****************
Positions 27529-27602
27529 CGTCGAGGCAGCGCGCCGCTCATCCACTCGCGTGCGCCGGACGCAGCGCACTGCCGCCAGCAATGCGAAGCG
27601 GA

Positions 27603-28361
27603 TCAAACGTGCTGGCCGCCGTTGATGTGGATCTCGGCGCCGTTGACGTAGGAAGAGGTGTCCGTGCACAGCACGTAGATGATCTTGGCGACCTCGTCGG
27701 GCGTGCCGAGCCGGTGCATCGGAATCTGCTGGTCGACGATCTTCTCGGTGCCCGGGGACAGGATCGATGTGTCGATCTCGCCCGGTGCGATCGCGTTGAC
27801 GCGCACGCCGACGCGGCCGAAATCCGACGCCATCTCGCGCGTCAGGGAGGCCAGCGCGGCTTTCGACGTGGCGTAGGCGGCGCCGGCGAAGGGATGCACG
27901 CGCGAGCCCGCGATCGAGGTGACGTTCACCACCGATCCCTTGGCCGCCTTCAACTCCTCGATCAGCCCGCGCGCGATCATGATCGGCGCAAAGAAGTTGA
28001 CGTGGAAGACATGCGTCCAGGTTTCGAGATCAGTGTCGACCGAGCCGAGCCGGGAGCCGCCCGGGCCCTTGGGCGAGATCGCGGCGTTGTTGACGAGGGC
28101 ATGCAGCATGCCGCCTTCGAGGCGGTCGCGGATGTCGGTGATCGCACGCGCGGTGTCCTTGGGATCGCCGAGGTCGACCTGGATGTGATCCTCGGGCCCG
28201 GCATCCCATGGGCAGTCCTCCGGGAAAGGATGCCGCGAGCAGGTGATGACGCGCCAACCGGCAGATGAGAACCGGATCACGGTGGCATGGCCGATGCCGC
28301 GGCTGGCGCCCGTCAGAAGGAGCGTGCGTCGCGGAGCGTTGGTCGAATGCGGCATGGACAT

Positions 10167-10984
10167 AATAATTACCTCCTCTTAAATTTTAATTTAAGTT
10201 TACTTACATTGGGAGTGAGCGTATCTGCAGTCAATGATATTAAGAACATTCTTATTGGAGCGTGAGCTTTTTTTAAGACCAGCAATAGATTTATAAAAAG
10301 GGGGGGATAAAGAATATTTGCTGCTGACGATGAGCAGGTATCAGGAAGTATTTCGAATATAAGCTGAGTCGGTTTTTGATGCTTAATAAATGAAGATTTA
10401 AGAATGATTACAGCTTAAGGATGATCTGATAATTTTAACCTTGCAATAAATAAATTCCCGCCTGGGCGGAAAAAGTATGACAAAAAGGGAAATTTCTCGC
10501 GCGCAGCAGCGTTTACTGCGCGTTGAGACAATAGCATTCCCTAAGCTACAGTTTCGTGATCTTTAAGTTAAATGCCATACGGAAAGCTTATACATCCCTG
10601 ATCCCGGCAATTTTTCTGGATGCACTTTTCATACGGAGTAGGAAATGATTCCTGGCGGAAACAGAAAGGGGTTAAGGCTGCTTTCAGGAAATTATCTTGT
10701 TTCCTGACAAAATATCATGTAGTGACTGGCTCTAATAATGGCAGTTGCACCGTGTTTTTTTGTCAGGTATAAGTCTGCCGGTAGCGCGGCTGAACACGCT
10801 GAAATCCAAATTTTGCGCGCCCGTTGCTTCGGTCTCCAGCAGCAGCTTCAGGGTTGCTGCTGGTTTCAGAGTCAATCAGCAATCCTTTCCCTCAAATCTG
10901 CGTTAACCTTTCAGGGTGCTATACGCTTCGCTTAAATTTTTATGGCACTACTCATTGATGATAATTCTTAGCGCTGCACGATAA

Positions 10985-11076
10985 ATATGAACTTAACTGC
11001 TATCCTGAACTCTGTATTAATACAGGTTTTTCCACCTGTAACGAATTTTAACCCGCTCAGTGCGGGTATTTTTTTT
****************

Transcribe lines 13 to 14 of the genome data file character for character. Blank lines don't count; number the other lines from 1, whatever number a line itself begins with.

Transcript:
Positions 10167-10984
10167 AATAATTACCTCCTCTTAAATTTTAATTTAAGTT